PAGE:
It was the residence of the Este until the 16th ventury, when the family and the court established their residence in the castle. The palace was built in 1243 and underwent many changes in the following centuries. The big entrance arch is flanked by two statues: Niccolò III on horseback and duke Borso sitting on a throne. Through the arch you can reach the former ducal courtyard, embellished by a large elegant 15th century stairway projected by Pietro Benvenuto degli Ordini. Inside you can visit the small ‘Room of the Duchesses’, decorated with painted and gilded wooden panels of the 16th century.
Palazzo Naselli-Crispi - 16th century
Via Borgo dei Leoni, 28
This work of 1530 by Girolamo da Carpi is perhaps the only example of classical architecture in Ferrara. Don’t miss its façade and the beautiful courtyand, which can be visited on Weekdays.
Palazzo Paradiso (Ariostea Library - Biblioteca Ariostea) - 14th - 17th century
Via delle Scienze, 17 - Tel.0532 418200
It dates back to 1391. In the 17th century it underwent many changes necessary to make it the new seat of the University, which was moved again only in 1963. Now the palace is the seat of the City Library, rich in ancient valuable books and manuscripts. Inside: the monumental tomb of Ariosto and an 18th century Anatomical Theatre.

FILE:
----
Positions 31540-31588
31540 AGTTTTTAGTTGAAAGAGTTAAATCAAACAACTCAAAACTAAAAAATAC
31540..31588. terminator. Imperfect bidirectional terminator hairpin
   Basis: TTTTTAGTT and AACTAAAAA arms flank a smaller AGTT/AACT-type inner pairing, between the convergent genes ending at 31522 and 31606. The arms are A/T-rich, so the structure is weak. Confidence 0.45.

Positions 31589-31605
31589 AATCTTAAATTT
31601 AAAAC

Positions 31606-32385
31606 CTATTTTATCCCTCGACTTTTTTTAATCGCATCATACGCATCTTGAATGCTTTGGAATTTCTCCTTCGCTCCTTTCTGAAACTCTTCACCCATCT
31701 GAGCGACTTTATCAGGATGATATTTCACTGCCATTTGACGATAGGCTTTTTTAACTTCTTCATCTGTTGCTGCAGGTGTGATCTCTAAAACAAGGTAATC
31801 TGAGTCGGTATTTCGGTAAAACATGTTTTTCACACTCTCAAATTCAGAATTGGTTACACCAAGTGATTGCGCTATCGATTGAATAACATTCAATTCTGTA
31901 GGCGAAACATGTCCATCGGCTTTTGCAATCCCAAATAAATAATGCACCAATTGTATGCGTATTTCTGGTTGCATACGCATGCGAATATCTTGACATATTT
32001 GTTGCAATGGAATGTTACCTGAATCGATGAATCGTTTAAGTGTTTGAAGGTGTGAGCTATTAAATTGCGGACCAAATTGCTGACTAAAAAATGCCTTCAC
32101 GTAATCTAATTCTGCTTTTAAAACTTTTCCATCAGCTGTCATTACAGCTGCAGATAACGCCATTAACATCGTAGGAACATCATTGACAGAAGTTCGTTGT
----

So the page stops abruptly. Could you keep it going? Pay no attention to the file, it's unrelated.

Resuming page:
Palazzo Prosperi-Sacrati - 16th century
C.so Ercole I d’Este, 23
It stands opposite Palazzo dei Diamanti and it’s mainly famous for its grand portal, a finest example of Renaissance architectural sculpture. The original colours of the marble, white, grey and pink, have been rediscovered thanks to a recent restoration.
Palazzo Renata di Francia - 15th - 18th centuries
Via Savonarola, 9
Palazzo Roverella - 16th century
C.so Giovecca, 47 - Not public.
Palazzo Schifanoia - 14th - 15th century
Via Scandiana, 23 - Tel. +39 0532 209988
Piazza Ariostea - 16th century
It was planned by Biagio Rossetti, who also projected two palaces overlooking it: Palazzo Rondinelli and Palazzo Bevilacqua (the two with arcades). About 1930 the square underwent some changes which gave it its present look. In the middle there is the 19th century monument to Ludovico Ariosto, on a high 16th century column. In this square, every year on the last Sunday of May, the “Palio” is run, which consists of four competitions: the littie girls’ race, the little boys’ race, the she-ass race and the horse race.
Prospettiva - 18th century
This archway was built from 1703 to 1704 by architect Mazzarelli in order to serve as a permanent scenic structure at the end of the street. Originally it had got only three arches and was decorated with marble coats-of-arms.